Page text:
By way of illustration as to how little power a president was actually intended to have, he is generally out of his jurisdiction when he leaves Washington, D.C.  He enters into one of the several states only by the good graces of the governor of that state.  The reality is that if the people of a particular county were to decide they do not want the president of the United States visiting in their area, the county sheriff has the legal authority to prevent that visit, even to the point of placing the president, his entourage, and all the secret service agents under arrest if necessary. (See Anderson, A Treatise On The Law Of Sheriffs, Coroners, and Constables; 2 volumes, 1940)  To my knowledge, nothing like this has ever occurred, but I find it comforting to know the people have the lawful right to oppose federal incursion onto their lands if they so choose.

It is also widely believed that when a person is elected President of the United States, he automatically becomes the Commander-in-Chief.  Not so. The president does not have authority to act as commander of the armed forces until the army, navy, and militia are "called into actual service" -that is, once the people's representatives have officially declared for war. (Article II, Sec.2, Clause 1; see also The Founder's Constitution, Vol 4, "Commander In Chief;" and Whiting, The War Powers of the President, 1862.)  And even then, his job is only to direct the operations of the war.  He is never the commander-in-chief of you or me. We owe the president no allegiance whatsoever.

Who Do You Trust?
You may have thought my inclusion of that cartoon at the top of the page featuring Bob Thierren's Screaming Man was put there facetiously. It is not. The declaration by the angels in that drawing just happens to comport nicely with the political religion of the latter-day saints.  The prophet Nephi couldn't make the case enough that trusting in men was foolhardy, and trusting men who make up a political collective is dangerous indeed. Nephi promises God, "I will trust in thee forever. I will not put my trust in the arm of flesh." (2 Nephi 4:34)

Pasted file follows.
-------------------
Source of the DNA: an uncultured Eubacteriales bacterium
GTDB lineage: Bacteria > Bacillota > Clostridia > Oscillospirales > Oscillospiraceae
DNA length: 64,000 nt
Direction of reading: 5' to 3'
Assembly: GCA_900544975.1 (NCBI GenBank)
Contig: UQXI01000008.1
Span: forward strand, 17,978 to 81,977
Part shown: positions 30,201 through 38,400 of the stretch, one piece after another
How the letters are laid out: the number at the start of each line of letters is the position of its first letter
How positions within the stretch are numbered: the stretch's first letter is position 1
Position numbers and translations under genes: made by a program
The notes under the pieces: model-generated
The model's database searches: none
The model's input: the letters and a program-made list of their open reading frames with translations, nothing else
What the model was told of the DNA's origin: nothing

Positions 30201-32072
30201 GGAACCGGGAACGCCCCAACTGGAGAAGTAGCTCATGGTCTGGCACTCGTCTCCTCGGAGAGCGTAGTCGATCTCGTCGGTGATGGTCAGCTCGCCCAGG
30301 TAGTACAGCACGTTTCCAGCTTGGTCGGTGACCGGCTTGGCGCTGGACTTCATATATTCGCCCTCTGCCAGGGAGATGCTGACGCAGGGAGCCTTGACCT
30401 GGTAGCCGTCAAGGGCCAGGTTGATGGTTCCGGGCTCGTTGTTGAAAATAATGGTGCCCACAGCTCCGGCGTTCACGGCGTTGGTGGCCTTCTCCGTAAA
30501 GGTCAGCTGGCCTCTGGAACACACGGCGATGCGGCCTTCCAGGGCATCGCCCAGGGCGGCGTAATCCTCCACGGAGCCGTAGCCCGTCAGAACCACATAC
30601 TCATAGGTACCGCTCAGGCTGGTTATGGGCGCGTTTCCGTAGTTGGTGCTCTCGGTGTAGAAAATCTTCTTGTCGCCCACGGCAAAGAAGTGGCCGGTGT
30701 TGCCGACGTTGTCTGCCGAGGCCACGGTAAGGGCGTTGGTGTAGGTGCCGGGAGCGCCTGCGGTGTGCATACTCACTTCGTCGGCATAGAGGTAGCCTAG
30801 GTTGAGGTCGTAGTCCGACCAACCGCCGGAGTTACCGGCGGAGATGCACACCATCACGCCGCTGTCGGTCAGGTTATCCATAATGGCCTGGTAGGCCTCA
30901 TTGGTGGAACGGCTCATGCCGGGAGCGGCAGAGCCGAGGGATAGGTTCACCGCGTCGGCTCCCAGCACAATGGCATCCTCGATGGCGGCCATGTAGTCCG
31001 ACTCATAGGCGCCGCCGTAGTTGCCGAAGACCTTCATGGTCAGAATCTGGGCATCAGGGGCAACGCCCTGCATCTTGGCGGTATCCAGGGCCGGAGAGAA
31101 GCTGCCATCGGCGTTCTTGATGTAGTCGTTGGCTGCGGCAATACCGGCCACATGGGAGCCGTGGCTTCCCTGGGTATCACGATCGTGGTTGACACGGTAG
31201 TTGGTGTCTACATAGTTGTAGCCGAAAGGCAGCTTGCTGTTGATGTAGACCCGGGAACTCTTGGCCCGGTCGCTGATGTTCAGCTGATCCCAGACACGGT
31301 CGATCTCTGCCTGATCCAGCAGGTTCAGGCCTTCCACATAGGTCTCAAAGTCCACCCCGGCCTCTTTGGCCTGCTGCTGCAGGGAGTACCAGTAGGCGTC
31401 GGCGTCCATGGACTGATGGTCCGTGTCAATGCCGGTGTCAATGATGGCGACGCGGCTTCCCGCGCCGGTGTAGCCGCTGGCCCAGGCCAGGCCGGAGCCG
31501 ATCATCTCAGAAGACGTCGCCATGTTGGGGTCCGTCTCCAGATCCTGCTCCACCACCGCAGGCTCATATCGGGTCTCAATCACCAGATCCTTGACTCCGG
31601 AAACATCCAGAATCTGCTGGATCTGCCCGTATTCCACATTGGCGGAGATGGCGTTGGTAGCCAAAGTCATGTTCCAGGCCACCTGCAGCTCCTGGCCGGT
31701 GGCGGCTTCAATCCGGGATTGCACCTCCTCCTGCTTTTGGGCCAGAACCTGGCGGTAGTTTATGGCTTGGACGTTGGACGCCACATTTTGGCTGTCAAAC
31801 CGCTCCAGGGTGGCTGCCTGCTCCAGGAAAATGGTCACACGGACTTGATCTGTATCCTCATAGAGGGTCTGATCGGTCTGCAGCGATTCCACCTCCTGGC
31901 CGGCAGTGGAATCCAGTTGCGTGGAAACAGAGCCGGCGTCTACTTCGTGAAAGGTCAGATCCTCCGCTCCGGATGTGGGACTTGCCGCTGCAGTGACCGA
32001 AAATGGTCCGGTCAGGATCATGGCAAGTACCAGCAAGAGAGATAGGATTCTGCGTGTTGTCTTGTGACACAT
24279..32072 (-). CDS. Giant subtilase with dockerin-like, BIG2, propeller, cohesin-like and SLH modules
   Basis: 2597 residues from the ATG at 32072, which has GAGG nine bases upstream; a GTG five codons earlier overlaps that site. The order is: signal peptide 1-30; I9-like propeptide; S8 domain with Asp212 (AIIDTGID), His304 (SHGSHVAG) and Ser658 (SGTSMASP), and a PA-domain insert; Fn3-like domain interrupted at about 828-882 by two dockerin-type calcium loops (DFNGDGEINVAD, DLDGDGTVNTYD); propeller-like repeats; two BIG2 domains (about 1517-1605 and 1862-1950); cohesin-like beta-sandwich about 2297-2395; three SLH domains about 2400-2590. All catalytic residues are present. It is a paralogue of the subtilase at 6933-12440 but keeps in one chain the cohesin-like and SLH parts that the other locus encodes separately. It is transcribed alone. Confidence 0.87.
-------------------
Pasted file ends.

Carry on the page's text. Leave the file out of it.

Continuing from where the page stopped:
Why not? Because "I know that cursed is he who putteth his trust in the arm of flesh. Yea, cursed is he that putteth his trust in man."

Do you get the sneaking feeling that our country has been cursed? That the hand of providence has ceased to bless this once great nation? Maybe that's because we took to putting all our trust in politicians when we should have put our trust in God.

"Do Not Trust The Government" is the underlying text of the constitution, and the very reason for its creation.  "Do Not Trust The Government" was also the primary message of George Washington's farewell address, and the warning given in numerous writings left by the men who created this same government. To a man, the mantra was: "Here is your new government. Now don't turn your back on it."

In 1907, a quote appeared in the Christian Science Journal that was attributed to George Washington:
"Government is not reason. It is not eloquence. It is fire! And like fire, it is a dangerous servant and a fearful master."
It has not been confirmed whether Washington ever said those words, but he certainly shared those sentiments.

Dwight Eisenhower went further. In 1961 he was already seeing the seeds of a corporate/government collusion taking root when he warned of "the unwarranted influence of an emerging military industrial complex" that had the potential to one day convert the Republic into a fascist kakocracy.[3]